To reduce pollution, Amazon is adding 50 electric trucks to its delivery fleet

Amazon is deploying 50 battery-electric heavy-duty trucks in California, which it says is the largest fleet of its kind in the country. The company says the new trucks represent an important step in its mission to eliminate pollution from its global operations CO2 emissions have risen sharply in recent years.

Amazon says the trucks will be integrated into first-mile operations, in which goods are transported from container ships in the ports to logistics centers, and middle-mile operations, in which packages are transported from logistics centers to delivery centers. From there, the packages are loaded into Amazon’s last-mile fleet, some of which are electric delivery vans from the manufacturer Rivian.

The heavy-duty trucks are manufactured by Volvo VNR, a division of the Swedish automaker that produces Class 8 tractor units. Volvo makes several models with a range of up to 275 miles, a battery capacity of 565 kWh and a 0 to 80 percent charging time of 90 minutes. Towing capacity can be up to 66,000 pounds depending on the model, although battery range will likely be negatively affected if more weight needs to be towed.

Some of the new trucks will be used as part of Amazon’s drayage fleet, transporting goods unloaded from cargo ships at the Port of Los Angeles and Long Beach to the fulfillment center in Santa Fe Springs, California. A dozen trucks are expected to be put into service this year.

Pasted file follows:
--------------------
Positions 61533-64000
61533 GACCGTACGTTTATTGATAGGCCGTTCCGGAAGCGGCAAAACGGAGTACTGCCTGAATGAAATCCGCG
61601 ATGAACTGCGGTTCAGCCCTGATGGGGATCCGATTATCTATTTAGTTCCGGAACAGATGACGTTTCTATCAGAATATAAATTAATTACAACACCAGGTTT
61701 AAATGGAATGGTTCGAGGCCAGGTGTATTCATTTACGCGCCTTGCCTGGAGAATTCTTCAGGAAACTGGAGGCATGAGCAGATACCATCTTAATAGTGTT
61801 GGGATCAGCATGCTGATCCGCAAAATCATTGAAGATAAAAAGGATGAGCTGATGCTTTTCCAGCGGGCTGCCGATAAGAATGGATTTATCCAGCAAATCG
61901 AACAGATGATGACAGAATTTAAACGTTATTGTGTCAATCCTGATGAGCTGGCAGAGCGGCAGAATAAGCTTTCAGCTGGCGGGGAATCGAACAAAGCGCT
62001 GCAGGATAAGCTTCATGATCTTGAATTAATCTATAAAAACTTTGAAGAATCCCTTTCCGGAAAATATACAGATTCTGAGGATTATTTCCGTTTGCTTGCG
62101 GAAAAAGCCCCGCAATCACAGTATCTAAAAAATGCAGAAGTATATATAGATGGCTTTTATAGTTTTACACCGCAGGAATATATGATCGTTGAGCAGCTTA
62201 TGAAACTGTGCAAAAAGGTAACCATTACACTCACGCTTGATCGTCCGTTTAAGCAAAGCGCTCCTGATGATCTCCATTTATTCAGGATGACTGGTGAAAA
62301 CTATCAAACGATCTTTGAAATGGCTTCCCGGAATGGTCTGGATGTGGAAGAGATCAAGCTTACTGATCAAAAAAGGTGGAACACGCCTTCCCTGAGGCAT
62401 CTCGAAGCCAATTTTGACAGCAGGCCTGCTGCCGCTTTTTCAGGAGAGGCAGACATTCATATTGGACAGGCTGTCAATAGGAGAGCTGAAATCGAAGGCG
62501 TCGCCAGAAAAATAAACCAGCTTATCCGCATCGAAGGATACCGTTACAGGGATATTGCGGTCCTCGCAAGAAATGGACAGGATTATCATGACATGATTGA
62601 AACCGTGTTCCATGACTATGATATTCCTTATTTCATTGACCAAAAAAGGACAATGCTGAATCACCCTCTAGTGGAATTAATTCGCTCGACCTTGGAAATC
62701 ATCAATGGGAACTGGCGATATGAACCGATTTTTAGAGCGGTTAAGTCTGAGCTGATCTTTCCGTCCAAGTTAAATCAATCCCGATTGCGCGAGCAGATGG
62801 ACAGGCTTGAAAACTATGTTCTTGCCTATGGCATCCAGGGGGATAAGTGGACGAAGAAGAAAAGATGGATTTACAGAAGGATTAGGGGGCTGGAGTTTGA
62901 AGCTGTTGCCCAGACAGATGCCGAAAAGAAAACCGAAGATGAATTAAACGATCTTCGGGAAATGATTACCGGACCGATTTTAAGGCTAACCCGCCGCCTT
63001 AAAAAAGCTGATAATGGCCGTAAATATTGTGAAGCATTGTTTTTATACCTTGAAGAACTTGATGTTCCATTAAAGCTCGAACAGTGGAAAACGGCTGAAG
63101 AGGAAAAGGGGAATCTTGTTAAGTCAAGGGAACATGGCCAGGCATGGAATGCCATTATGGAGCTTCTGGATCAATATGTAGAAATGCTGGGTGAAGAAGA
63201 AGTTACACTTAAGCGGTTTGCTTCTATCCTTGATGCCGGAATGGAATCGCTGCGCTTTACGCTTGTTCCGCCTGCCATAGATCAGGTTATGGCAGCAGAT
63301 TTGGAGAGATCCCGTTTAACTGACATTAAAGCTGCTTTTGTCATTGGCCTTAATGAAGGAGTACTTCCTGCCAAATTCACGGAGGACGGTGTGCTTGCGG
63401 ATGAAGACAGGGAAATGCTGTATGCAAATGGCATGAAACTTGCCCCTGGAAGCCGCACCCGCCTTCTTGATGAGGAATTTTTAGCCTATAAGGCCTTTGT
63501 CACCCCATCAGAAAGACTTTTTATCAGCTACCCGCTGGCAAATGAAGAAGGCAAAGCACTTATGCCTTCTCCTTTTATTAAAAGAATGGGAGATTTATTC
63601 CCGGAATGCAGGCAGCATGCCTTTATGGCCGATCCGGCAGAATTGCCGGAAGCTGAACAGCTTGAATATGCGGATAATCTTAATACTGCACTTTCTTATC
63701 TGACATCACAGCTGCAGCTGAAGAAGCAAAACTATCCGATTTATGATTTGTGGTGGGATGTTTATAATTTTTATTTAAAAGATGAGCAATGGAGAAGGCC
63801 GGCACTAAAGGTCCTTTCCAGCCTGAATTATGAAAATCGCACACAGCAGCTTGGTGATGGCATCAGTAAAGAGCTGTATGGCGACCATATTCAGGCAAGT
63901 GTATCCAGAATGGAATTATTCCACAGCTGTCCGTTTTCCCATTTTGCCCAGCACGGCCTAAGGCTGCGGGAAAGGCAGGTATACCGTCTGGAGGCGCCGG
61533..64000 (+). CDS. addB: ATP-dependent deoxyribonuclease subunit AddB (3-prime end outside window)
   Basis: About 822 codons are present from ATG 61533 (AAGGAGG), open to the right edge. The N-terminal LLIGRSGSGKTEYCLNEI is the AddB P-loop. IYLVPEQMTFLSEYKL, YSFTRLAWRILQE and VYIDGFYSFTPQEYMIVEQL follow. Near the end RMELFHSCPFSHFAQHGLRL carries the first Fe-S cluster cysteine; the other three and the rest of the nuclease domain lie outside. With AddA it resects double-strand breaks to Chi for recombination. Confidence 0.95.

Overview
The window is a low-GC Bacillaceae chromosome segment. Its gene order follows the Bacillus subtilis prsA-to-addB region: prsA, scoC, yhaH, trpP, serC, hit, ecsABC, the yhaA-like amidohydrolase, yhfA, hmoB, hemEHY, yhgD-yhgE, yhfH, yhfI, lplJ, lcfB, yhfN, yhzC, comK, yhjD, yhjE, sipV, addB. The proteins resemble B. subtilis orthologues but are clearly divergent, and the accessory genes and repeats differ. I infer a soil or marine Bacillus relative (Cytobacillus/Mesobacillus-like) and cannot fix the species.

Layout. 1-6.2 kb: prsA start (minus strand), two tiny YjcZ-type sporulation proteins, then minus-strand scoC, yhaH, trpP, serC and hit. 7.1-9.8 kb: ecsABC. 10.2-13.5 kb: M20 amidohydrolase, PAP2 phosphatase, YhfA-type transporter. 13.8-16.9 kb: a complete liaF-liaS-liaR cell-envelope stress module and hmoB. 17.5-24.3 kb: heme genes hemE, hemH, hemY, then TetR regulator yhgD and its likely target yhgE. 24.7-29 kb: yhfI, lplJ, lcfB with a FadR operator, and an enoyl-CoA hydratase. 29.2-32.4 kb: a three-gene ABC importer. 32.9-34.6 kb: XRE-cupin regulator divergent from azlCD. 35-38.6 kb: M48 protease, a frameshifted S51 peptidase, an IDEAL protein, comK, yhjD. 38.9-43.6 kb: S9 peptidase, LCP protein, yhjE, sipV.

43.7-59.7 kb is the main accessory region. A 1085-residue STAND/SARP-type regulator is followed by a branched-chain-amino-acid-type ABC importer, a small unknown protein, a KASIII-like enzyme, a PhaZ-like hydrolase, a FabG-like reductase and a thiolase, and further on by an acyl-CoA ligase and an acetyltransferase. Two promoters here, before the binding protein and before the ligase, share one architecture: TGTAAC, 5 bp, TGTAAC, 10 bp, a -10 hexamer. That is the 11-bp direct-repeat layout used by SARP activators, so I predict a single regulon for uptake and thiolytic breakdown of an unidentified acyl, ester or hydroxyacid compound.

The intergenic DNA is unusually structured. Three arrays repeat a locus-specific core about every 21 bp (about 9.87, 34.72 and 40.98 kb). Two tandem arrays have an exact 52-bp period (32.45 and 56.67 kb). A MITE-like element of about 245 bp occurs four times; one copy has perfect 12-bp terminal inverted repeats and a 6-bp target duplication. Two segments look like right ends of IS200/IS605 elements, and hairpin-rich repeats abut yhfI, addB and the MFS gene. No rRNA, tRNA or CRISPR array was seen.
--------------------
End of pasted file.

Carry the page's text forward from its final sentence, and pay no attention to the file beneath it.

For middle-mile services, Amazon expects to use 35 electric trucks to ship goods between fulfillment centers and a number of different locations, including sorting centers, flight facilities and delivery centers. From there, the packages are picked up by Amazon delivery trucks for their final journey.

“We are proud to launch our largest fleet of electric heavy-duty vehicles to date in California,” Udit Madan, vice president of Amazon global operations, said in a statement.

Of course, most of the trucks and vans that deliver your Amazon, FedEx, and UPS packages run on fossil fuels. Many companies are planning to electrify their fleets, but the actual number of true electric vehicles on the road today is tiny.

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